By ZUBEIR ATHMAN
Lamu fishermen and ice block dealers are pleading with the state to open up the Kenya-Somalia border.
In June, 2019, the Kenyan Government announced to have shut down its border with Somalia, including the Kiunga Cross-Border Point in Lamu as a way of blocking routes for smuggling, terror merchants and human trafficking.
The closure still exists to date.
In a joint press briefing in Lamu Old Town on Thursday, the fishermen and ice blocks dealers complained that the closure of the border has weighed heavily on their businesses and hence the need for it to be lifted.
They accused the national government of favouritism, arguing that miraa traders in the region have on many occasions been allowed to conduct their trade despite the ban.
Mohamed Mwenye who is the spokesperson of the Lamu Dealers in Ice blocks told journalists that the ban on Lamu-Somalia border and the Covid-19 outbreak in the country have completely killed their business.
Mr Mwenye said since the closure of the Lamu-Somalia cross-border trade, most of them have opted to sell their ice blocks to the local market with slimmer profits.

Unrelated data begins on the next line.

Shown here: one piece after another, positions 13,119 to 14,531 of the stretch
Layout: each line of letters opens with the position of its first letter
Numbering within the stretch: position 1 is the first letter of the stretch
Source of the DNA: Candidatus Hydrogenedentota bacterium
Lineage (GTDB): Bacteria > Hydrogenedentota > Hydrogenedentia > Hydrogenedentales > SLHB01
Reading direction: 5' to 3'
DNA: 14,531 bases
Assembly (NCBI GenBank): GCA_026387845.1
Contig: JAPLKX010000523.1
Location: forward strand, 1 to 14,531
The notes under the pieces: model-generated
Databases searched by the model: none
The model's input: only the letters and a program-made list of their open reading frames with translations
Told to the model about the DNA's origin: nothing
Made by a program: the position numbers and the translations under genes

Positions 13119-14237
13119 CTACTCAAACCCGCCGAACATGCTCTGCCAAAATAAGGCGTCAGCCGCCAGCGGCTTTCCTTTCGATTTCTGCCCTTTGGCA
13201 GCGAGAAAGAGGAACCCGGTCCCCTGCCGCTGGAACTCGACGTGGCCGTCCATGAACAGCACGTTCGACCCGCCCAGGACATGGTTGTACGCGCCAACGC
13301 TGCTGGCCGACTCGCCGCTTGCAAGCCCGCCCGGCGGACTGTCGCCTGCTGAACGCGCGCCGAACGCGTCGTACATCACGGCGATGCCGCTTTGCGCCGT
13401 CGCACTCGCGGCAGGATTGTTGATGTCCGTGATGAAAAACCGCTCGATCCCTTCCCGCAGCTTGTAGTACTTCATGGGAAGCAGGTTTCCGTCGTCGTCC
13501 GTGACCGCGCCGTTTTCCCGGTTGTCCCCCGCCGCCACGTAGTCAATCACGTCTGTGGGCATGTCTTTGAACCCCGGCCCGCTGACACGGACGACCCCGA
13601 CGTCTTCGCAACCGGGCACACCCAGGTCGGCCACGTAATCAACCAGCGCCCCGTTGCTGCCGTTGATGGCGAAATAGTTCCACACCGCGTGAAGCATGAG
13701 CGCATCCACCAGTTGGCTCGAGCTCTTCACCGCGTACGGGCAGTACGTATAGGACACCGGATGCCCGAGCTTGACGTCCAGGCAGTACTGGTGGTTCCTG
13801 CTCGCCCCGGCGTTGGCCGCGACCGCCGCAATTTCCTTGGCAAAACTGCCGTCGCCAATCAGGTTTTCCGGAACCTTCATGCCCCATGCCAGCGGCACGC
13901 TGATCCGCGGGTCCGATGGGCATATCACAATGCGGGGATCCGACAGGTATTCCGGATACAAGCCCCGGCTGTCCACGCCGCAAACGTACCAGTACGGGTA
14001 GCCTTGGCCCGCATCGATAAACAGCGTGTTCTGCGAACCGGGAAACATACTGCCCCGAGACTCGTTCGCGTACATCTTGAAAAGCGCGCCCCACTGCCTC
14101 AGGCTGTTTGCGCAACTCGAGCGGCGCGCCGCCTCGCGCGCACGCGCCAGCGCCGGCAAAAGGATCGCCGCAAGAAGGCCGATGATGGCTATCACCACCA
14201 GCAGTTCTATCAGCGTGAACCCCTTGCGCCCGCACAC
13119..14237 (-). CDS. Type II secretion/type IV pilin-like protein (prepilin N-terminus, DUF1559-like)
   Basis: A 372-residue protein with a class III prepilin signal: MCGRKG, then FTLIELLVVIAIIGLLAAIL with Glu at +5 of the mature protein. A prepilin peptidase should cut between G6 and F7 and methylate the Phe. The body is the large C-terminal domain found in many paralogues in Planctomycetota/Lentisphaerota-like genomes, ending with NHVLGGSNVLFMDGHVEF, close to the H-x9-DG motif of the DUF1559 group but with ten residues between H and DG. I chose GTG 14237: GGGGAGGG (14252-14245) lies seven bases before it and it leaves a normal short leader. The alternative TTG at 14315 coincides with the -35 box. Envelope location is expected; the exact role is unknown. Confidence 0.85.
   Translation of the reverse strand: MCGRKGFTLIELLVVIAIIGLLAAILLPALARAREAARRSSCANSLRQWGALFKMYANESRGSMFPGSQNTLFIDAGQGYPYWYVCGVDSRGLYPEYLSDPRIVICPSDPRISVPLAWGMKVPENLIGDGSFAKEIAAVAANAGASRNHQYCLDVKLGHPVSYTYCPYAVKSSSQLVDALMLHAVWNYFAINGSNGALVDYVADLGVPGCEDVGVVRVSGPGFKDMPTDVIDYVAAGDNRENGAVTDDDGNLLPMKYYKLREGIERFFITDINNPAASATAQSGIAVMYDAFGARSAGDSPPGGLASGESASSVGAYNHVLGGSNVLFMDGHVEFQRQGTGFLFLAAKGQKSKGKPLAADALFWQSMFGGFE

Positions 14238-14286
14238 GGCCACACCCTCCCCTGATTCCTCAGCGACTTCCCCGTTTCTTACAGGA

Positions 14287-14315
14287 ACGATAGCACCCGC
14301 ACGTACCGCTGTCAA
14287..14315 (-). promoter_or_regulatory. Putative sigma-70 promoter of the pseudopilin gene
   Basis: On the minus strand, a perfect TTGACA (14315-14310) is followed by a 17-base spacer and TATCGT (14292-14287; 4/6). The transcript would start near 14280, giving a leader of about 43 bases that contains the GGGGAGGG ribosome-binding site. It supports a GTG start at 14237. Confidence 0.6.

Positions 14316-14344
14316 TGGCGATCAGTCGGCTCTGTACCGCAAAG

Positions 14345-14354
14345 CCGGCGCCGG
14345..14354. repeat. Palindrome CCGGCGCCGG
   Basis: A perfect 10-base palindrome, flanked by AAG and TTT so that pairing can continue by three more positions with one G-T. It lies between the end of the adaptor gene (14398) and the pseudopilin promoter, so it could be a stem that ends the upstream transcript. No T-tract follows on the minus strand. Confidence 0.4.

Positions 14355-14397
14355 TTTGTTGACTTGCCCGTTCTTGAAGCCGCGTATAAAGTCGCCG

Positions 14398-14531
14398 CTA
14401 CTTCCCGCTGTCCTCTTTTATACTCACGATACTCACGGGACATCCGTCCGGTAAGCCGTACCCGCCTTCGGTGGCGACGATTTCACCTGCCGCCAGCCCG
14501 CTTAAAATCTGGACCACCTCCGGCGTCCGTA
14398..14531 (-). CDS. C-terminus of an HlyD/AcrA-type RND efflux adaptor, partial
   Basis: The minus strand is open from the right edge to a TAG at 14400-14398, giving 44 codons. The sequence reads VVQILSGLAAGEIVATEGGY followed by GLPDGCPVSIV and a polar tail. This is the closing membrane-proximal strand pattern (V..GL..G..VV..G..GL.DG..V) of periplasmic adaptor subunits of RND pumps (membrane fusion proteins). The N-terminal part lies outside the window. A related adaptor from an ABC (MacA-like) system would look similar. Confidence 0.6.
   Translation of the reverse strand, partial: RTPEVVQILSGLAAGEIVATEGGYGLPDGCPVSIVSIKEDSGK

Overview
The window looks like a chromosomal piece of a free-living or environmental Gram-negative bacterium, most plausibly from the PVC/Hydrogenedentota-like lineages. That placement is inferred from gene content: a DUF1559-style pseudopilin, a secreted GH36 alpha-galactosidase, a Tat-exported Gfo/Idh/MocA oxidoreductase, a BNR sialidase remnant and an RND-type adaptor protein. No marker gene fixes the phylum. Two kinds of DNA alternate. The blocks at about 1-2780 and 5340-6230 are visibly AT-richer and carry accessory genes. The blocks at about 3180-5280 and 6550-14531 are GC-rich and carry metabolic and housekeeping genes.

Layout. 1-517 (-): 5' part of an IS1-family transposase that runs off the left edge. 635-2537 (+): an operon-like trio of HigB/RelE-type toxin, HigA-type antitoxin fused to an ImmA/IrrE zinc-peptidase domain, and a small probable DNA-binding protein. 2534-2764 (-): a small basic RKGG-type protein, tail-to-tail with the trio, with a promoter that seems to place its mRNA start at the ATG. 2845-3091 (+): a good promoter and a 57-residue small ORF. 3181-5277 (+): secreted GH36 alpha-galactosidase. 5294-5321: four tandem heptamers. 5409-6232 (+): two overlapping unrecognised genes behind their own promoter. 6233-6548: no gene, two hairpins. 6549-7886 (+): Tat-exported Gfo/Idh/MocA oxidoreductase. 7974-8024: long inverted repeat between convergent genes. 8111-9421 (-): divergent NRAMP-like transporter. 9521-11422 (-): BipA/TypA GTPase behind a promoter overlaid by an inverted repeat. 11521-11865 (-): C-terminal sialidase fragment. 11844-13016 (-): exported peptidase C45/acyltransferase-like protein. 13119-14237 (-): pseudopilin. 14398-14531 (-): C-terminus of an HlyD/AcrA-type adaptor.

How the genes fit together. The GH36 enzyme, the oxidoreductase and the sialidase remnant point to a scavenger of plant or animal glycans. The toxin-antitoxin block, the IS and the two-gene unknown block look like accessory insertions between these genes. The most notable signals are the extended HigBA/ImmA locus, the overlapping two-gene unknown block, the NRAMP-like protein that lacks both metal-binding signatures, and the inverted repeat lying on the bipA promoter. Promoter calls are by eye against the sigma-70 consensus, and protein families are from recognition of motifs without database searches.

He pleaded with the government to consider lifting the ban on the Kenya-Somalia border to enable them revive the sector which has employed many local youth in the region.
“We’re really suffering because we’re denied access to the Somali market to sell our ice blocks to fishermen in that country. In addition, the Coronavirus pandemic has made things even worse. Miraa traders have continued with their trade undisturbed. The government should also consider us,” said Mr Mwenye.
Lamu Fishermen and Dealers Association Chairman Abubakar Twalib reiterated that the closure of the Kenya-Somalia border had also weighed heavily on their trade.
Mr Twalib said many fishermen have been forced to quit the trade as it has been performing dismally ever since the ban was imposed.
“We’re appealing to the government to consider us by lifting the ban on Kenya-Somalia border trade. We’re ready to adhere to all set rules provided we’re allowed to go to Somalia to buy both dried and fresh fish so as to supply to our local market,” said Mr Twalib.
In response, Lamu County Commissioner, Irungu Macharia categorically stated that the ban on the Kenya-Somalia border is still active and that those alleged to be sneaking into Somalia through the Kiunga border point are smugglers.
“If there is miraa or any kind of business being conducted between Kenya and Somalia, I confidently say that is smuggling and we will come for you,” warned Macharia.